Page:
Tag Archives: credit

Hard Pull; Soft Pull: How’s your Credit Score?

Posted by Michael Hughes    August 19, 2010

How do credit inquiries affect your score? Well there are two types of credit inquiries–hard inquiries (“hard pulls”) and soft inquiries (“soft pulls”).

Hard pulls
A hard pull is defined as an inquiry that will affect your score. If you’ve ever viewed your credit report you’ll see a section dedicated to credit inquiries. That’s because the credit bureaus keep a record whenever your credit history is viewed by a service provider or credit lender. Pulls that will show on your report as hard pulls include those by landlords, credit card issuers, insurance companies and service providers (think satellite television, phone service, the electric company…). Records of all of these inquiries will remain with you for 1-2 years. Most people have some inquiries; it’s just what happens as you go through life.

Soft pulls
Soft pulls are not visible on your credit report and thus have no affect on your score. Soft pulls on your credit report come from viewing your report yourself, along with any job-related requests that are made. Also, when your information is sent to companies for marketing purposes they can appear in the


Your Right to Opt Out

Lastly, in regards to the pre-approval notices you receive in the mail, you have the right to opt out from receiving these solicitations. To opt out contact each of the three bureaus (TransUnion, Equifax and Experian) individually. You can also call 1-888-5-OPTOUT (1-888-567-8688). This will remove your name from mailing and  telemarketing lists for two years. Read the entire story.

If you have questions regarding this article or have thought about selling, renting, investing or  would like to Buy A House In Boulder check out my website. You may also call, text me 303-359-6627 or e-mail Michael Hughes at Fuller Sotheby’s International Realty in Boulder, CO. Featured Listings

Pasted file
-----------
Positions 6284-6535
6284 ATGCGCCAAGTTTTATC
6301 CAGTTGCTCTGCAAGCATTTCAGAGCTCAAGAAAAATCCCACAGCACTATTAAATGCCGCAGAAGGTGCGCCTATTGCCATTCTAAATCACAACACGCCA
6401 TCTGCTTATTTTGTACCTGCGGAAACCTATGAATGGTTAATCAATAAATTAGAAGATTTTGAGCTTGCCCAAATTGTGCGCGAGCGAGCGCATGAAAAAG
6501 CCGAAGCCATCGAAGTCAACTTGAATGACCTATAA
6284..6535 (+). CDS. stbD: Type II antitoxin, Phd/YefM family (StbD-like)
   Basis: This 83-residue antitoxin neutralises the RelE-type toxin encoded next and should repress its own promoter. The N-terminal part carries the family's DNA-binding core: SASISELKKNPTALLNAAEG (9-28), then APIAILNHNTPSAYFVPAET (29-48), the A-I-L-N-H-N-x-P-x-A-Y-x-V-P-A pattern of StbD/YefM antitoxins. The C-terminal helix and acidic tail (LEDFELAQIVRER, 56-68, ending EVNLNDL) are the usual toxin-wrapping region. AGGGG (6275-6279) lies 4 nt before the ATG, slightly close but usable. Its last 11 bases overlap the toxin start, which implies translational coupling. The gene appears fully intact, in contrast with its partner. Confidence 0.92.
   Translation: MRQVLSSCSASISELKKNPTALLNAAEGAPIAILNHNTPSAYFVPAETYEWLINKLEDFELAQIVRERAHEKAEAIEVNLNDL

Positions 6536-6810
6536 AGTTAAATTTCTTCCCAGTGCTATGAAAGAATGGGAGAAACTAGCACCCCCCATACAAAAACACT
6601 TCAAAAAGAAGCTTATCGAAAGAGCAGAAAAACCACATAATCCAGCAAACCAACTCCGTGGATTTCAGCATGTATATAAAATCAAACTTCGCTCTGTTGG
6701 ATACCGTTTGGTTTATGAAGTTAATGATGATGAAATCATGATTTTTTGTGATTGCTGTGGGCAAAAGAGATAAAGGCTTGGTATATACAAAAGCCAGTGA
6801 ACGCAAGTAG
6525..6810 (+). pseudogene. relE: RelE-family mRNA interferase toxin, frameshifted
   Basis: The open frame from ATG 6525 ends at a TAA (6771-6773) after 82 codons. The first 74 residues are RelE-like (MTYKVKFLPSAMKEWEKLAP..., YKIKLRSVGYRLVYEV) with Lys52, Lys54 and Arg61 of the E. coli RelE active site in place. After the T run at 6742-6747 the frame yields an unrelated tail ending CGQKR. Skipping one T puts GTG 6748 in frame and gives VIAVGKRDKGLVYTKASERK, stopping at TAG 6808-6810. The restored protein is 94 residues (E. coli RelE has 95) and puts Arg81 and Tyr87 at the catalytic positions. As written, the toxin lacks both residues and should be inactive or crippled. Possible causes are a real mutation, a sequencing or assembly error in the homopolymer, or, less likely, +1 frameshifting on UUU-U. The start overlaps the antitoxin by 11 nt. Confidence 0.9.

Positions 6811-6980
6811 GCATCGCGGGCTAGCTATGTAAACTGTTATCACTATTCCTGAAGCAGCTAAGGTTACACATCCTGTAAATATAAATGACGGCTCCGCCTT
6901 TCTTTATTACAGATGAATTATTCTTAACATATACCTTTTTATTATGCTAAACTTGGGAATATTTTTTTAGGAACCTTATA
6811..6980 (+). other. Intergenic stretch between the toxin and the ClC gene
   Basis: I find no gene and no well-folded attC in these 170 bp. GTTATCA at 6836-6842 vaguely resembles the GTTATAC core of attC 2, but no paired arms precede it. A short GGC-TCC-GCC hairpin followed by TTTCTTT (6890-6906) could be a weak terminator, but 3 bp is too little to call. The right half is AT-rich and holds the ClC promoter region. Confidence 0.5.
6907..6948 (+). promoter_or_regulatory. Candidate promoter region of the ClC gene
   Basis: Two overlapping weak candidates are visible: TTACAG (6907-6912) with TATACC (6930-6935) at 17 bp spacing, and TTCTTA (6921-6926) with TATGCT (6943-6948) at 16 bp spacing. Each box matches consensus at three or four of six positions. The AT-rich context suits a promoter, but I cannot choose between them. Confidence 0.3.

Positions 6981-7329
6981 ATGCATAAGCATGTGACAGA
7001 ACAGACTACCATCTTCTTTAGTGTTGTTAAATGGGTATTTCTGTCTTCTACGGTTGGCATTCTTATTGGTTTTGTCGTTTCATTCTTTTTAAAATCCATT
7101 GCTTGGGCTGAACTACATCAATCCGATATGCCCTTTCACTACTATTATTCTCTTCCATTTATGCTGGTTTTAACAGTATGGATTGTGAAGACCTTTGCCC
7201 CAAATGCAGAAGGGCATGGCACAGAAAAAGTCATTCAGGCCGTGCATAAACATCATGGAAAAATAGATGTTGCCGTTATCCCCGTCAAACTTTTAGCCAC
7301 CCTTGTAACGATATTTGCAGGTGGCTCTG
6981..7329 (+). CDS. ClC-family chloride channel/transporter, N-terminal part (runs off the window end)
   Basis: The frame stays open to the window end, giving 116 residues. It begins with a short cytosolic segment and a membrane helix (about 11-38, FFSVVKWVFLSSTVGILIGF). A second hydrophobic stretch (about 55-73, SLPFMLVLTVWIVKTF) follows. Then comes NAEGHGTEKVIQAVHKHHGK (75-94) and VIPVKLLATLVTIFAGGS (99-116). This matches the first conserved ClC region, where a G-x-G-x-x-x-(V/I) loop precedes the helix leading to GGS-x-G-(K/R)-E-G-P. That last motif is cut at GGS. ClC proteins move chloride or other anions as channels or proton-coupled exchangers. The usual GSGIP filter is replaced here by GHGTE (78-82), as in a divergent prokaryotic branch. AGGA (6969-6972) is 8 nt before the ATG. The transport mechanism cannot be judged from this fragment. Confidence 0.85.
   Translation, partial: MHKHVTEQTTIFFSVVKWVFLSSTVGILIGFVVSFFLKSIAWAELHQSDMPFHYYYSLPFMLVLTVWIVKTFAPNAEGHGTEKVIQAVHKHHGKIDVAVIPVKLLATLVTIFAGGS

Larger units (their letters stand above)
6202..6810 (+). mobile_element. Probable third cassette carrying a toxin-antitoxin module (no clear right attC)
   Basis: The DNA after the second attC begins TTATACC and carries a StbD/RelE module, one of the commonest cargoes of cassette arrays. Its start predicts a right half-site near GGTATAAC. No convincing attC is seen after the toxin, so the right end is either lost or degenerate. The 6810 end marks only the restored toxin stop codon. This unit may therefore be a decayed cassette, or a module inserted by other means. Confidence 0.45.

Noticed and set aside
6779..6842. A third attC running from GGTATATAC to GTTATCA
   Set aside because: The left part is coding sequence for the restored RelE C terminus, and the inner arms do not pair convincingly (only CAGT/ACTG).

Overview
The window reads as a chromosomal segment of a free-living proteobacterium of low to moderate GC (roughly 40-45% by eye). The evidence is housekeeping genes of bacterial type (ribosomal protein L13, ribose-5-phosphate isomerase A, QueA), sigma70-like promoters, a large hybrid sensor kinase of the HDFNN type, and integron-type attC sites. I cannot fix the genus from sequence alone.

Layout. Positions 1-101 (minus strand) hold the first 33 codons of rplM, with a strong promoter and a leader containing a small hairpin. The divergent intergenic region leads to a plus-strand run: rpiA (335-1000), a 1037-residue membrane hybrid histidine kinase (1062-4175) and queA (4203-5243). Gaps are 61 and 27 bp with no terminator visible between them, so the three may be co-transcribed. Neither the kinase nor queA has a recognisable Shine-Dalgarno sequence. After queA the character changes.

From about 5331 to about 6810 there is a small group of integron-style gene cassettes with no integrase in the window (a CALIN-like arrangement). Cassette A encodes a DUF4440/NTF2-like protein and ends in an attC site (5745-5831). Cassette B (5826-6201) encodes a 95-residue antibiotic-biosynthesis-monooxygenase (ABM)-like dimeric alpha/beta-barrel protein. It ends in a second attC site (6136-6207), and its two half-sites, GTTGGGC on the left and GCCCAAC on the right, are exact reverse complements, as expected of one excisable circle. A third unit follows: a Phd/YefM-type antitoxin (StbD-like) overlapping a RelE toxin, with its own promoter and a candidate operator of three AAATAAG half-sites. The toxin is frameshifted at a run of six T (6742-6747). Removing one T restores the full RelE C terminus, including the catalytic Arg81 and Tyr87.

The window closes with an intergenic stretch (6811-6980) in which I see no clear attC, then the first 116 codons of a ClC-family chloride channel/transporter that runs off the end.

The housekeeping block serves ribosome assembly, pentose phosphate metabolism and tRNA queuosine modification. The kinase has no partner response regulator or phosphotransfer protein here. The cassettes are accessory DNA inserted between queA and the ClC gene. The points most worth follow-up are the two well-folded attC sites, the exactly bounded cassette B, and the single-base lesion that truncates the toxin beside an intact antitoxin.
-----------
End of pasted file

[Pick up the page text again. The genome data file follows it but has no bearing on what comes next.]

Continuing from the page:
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Filed under bad credit, Boulder Economy, Buying a Home in Boulder, buying a home in Boulder CO, credit cards, economy, good credit, house in boulder, relocating to boulder, relocating to boulder county, Sotheby's International Realty-Boulder

Mortgage Mix

Posted by Michael Hughes    April 13, 2010

When you are buying a home it’s challenging to acquire the right kind of financing. Having the right mix of savings, credit score and debt-to-income ratio will improve your chances of securing a loan.

Buyers today are obviously faced with new obstacles to financing. These new restrictions are part of the “hangover” from the 2008 financial meltdown and the easy lending frenzy of the recent past. But obtaining financing is not impossible. A solid job, credit score and savings will make it happen.

Ideally, prospective buyers have at least 6 months of reserved savings with a debt-to-income ratio of no more than 45%. Credit scores of 700 or greater are preferred. Thinking you are going to buy a home in Boulder? Prequalifying is a quick 15 minute conversation. Call me today if you need the names of reputable lenders I have worked with that do a great job.

If you have questions regarding this article or are thinking you will Buy A Home In Boulder please call me 303-359-6627 or e-mail Michael Hughes at Fuller Sotheby’s International Realty in Boulder, CO